Opportunities in Japan
Canada and Japan share many common values, such as promoting the rules-based international order, and actively engaging in the multilateral system. Both Canada and Japan are members of the G7, G20, Asia-Pacific Economic Cooperation, the Comprehensive and Progressive Agreement for Trans-Pacific Partnership, Asian Development Bank, International Monetary Fund, Association of Southeast Asian Nations and Organisation for Economic Co-operation and Development. Canada and Japan are strong allies in supporting the rules-based multilateral system and are key partners in ongoing WTO reform efforts, including through the Ottawa Group.
Trade and economic relations between Canada and Japan have been steadily expanding. With a gross domestic product of $6.78 trillion in 2019, Japan is the world’s third-largest national economy, one of Canada’s most important economic and commercial partners and Canada’s largest source of bilateral foreign direct investment (FDI) in Asia. FDI stock from Japan into Canada was valued at $29.6 billion in 2017, coming from approximately 450 Japanese subsidiaries and affiliate companies operating in Canada and employing tens of thousands of Canadians.
Canadian investment in Japan is significant and diverse with over 100 companies that have a permanent Japanese presence, primarily in the automotive, information and communications technologies, financial services and forestry sectors. The stock of Canadian direct investment in Japan in 2017 stood at $4.7 billion. Japan is also Canada’s fourth-largest partner in two-way merchandise trade (second in Asia after China).
Canada’s exports of goods to Japan totalled $12.6 billion in 2019, while imports from Japan were $16.5 billion. Canola, coal, copper ores, pork, lumber and wheat were Canada’s largest exports to Japan, while autos, auto parts, industrial machinery, and information and communications technologies were Canada’s largest imports from Japan in 2019.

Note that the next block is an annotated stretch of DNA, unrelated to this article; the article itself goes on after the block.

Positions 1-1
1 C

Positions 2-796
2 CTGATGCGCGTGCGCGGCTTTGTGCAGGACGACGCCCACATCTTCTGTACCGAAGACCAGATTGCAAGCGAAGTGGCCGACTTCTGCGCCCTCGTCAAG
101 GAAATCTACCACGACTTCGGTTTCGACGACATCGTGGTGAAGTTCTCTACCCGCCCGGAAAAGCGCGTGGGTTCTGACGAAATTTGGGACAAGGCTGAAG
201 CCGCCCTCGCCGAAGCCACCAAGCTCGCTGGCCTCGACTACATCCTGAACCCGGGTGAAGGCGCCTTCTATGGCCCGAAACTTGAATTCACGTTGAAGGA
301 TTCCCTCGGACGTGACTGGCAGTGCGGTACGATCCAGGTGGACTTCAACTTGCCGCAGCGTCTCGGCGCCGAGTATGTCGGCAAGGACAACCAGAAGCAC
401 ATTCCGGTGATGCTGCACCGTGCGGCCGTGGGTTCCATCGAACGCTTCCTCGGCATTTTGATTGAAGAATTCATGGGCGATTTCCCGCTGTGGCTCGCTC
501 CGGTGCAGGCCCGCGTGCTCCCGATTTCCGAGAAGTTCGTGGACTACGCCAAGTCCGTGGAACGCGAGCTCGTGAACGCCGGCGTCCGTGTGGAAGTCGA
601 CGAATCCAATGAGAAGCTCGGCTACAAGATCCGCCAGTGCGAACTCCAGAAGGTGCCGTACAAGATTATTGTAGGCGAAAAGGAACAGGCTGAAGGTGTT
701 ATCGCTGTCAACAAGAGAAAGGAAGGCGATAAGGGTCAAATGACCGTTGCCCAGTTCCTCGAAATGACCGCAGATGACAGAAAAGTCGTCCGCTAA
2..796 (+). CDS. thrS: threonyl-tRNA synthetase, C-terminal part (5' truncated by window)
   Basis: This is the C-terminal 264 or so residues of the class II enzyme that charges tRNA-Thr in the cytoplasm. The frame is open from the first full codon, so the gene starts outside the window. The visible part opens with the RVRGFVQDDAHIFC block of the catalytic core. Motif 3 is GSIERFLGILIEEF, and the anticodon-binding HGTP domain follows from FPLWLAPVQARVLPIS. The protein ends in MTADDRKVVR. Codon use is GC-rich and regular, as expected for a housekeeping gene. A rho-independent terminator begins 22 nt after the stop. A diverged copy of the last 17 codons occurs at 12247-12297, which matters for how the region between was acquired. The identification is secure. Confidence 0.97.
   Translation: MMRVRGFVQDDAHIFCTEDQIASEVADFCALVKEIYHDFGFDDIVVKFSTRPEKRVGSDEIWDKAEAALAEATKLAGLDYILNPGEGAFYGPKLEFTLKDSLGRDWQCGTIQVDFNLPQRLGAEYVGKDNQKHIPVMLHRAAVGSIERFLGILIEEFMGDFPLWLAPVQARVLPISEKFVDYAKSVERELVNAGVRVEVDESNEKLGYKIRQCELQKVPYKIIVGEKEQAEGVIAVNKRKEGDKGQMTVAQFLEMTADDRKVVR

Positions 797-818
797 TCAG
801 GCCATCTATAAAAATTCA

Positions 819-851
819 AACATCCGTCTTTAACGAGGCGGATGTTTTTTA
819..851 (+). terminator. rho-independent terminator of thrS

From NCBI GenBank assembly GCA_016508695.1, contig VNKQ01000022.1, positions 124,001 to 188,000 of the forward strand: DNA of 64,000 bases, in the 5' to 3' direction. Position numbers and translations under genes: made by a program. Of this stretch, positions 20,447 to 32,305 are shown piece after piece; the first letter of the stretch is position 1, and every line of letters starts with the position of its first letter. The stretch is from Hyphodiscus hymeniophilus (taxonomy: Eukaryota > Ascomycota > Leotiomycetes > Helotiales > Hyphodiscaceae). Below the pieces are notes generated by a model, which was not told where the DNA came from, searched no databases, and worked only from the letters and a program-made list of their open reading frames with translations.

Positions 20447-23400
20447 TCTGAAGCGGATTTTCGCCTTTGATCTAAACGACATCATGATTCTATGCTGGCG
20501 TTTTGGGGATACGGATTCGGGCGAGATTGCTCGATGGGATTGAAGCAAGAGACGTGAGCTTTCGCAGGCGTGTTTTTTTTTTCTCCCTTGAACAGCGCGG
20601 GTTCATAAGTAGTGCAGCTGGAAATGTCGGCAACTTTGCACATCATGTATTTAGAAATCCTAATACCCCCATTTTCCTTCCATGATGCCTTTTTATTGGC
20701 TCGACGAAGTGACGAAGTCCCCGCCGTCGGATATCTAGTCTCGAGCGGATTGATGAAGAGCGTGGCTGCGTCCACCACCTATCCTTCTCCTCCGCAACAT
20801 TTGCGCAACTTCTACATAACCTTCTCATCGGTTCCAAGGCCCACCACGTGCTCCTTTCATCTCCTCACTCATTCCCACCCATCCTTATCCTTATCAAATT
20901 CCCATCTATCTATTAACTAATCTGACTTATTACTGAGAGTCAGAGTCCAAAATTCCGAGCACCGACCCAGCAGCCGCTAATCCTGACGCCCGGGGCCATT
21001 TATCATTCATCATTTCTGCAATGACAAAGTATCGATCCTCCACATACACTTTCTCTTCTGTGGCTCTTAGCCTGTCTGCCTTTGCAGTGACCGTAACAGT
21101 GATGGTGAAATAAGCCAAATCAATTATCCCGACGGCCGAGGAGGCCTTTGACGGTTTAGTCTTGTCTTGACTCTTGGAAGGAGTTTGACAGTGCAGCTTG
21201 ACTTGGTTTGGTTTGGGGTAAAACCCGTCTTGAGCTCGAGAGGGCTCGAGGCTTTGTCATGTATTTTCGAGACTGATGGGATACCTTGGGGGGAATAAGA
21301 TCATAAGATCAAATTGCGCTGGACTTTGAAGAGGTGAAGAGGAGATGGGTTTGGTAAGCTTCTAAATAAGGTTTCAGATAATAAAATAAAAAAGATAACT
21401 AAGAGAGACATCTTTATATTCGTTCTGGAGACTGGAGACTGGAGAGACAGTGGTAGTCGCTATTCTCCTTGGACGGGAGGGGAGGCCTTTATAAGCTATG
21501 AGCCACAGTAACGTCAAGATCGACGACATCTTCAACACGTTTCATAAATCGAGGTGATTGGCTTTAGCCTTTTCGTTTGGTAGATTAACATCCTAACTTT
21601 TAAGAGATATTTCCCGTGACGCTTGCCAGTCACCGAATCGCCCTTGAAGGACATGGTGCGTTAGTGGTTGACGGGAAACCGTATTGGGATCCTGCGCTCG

Canada and Japan are partners in the Comprehensive and Progressive Agreement for Trans-Pacific Partnership (CPTPP). The CPTPP entered into force for the first six countries to ratify the Agreement – Australia, Canada, Japan, Mexico, New Zealand, and Singapore – on December 30, 2018, and for Vietnam on January 14, 2019. Once fully implemented, the CPTPP will form a trading bloc representing over 500 million people and 13.5% of global GDP, providing Canada with preferential access to key markets in the Asia-Pacific. The CPTPP eliminates or reduces tariffs on most key Canadian exports to Japan, including for agriculture and agri-food, seafood, forestry and metals and mineral products. The CPTPP is a demonstration of Canada and Japan’s shared commitment to furthering the principles of an effective, open, inclusive and rules-based trading system.
Canada and Japan have a long history of diplomatic relations dating back to 1928 when Japan established a diplomatic mission in Ottawa. Canada’s own diplomatic mission to Japan was established in Tokyo on May 21, 1929, formally completing the process of establishing full bilateral diplomatic relations between the two countries. Canada and Japan have long shared strong political ties, but in recent years, these relations have spread into new areas and become more substantive. One important area of growth is peace and security cooperation. On April 21, 2018, Canada and Japan signed the Acquisition and Cross-Servicing Agreement, which will facilitate cooperation between Canadian and Japanese forces.
The 2010 Canada-Japan Joint Declaration on Political, Peace and Security Cooperation is the basis for deepening the partnership between Canada and Japan on regional and global security issues. The declaration’s centrepiece is the creation of the Political, Peace and Security Subcabinet “2+2” Dialogue, which commits Canada and Japan to undertake regular bilateral meetings between deputy minister-level officials responsible for foreign affairs and defence. The most recent meeting took place in Tokyo in December 2018. Japan also hosted the 16th Canada-Japan Symposium on Peace and Security Cooperation, on December 11 and 12, 2018, which brought academics and policy-makers from both countries together to discuss important regional security and bilateral cooperation topics.
Moreover, Canada and Japan are working closely together on promoting security and stability on the Korean Peninsula. Japan participated in the Vancouver Foreign Ministers’ Meeting on Security and Stability on Korean Peninsula, co-hosted by Canada and the United States, on January 16, 2018. Since then, Canada has participated alongside Japan in a multilateral initiative to counter North Korea’s maritime sanctions evasion.
Regular exchanges between Canadian and Japanese parliamentarians are another important pillar of the Canada-Japan relationship. The Canada-Japan Inter-Parliamentary Group, established by Parliament in 1989, and its Japanese counterpart, the Japan-Canada Diet Friendship League, have held regular consultations since 1989, alternating the location of the meetings between the two countries. The latest session was held in Tokyo in January 2017 and included discussions of trade policy and regional security, as well as energy issues.